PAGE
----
There is something challenging and rewarding when you have the chance to spend time with people who don’t speak your language…and you don’t speak theirs. To be fair, our “new friends” in Vienna spoke more English than we spoke German. Still our day together was filled with patience and pantomime!
When they met us at our hotel, the first place they took us to was a church in the center of Vienna. There seemed to be a sense of urgency in their step. As we approached the church, I was expecting them to fling open the big doors revealing a magnificent cathedral. Instead, they stood very close to the front of the church pointing to a young tree that was growing out of a small crack in the wall of the building. Their delight was unmistakable. They seemed to be saying, “Look! Look here! This tree has decided to set down roots right here in this stone and it’s growing! How amazing is that?” And we agreed and shared their amazement. It’s possible for something to set down roots and grow in some very unlikely, even inhospitable, places. This young tree was a vivid metaphor for resilience, against all odds.
That was in 2004. Yesterday I walked out the front door of our house and saw something similar in 2021. A small wood sorrel plant was emerging, strong and green, from between the bricks of our front flower boxes. I immediately thought of that day in Vienna. But on this day, it spoke to me of something much more personal. Against all odds, this feisty little plant had managed to not just survive in this strange and unexpected place, it was thriving! As the sun warmed it and me on that bright July morning, I saw the same resilience in that little green plant that my family and so many of my friends had cultivated in the unlikely environment of the pandemic. We had been challenged to “take root” in our homes with limited or no human contact for months for fear of contracting a deadly virus. We had been challenged to find new ways to spend our days, fix our meals, care for each other, deal with inconveniences and disappointments, manage our finances, communicate with family and friends. Like the little sorrel plant emerging from the crack in the bricks, I felt as if we were beginning to emerge from the grip of the pandemic. I reflected on the ways life had changed, on the many things I had learned about myself and about life and the many ways my choices had influenced others, in spite of my strong sense of resentment. I suddenly sensed the true meaning of “resilience.”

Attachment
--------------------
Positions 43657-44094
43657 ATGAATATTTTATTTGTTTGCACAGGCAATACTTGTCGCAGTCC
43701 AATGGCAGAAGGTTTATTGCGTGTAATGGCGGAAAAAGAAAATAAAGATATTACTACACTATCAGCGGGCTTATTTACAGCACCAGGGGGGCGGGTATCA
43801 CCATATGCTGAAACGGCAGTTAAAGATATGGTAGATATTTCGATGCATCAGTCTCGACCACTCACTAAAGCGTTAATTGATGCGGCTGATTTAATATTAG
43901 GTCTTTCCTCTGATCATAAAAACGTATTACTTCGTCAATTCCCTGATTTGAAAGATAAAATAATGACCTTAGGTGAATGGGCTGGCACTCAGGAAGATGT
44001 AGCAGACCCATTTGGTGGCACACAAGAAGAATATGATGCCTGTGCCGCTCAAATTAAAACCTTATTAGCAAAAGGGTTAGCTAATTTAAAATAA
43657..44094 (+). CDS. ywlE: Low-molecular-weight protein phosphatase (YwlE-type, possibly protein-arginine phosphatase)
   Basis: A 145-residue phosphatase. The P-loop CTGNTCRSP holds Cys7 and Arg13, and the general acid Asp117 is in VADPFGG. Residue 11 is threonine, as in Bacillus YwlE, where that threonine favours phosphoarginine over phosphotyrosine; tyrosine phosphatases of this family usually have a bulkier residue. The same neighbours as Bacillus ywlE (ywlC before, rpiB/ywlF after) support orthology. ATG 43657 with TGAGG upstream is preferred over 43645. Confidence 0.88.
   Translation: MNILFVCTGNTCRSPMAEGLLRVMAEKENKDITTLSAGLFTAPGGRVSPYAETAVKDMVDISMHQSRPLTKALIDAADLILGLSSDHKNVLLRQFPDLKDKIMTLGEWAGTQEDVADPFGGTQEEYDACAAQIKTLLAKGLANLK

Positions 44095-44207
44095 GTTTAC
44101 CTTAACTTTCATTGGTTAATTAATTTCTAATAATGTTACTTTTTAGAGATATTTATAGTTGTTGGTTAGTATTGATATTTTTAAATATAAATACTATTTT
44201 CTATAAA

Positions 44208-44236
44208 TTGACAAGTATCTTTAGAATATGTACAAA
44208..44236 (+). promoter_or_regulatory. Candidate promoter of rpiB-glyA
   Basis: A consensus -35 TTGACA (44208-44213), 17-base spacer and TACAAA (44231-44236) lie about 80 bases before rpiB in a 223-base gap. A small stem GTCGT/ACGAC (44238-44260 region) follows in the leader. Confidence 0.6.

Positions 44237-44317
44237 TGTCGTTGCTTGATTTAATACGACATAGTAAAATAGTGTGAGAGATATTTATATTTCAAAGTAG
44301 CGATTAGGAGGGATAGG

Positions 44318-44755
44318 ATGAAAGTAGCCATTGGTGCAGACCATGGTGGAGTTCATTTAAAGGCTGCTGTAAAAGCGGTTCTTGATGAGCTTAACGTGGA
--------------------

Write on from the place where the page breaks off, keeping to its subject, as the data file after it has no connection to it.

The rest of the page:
“Resilience,” wrote Amanda Ripley, “is a precious skill. People who have it have three advantages: a belief they can influence life events, a tendency to find meaning and purpose in life’s turmoil, and a conviction that they can learn from positive and negative experiences.”
As winter 2021 approaches, the story of this pandemic is far from over and opportunities to cultivate resilience are everywhere. I hope you will look for them, seize them and grow from them. You CAN influence life events. You CAN find meaning and purpose in your pandemic experience. You CAN learn from everything you’ve experienced since the pandemic began, both good and bad.
Many of the writers in our book, wrote about resilience, in their own lives or the lives of those around them. In order for our book to live up to its title, to actually cultivate resilience, it needs to be read which is why we are working hard to share it with the world.
And so, first and foremost, I hope that our book finds its way into the hands of those who need it most, that it will be gifted, bought, borrowed, found, downloaded or listened to by anyone who has suffered or felt alone, whose life has been negatively impacted by the pandemic. It is my hope that those who read it will be inspired, healed, comforted, surprised and challenged. It’s my hope that if you read Navigating the Pandemic, when you finish it, you will be prepared to answer these two important questions: how are you going to live your life together with other human beings on this planet and what are the issues on which you are willing to invest your time, energy and resources? Because where we go from here really is up to each of us.
That tiny wood sorrel spoke to me from the crack in the concrete. In the words of Charles Eisenstein, “A million forking paths lie before us… We are beginning to perceive the power of who we might become… No longer the vassals of fear, we can bring order to the kingdom and build an intentional society on the love that is already shining through the cracks of the world of separation.”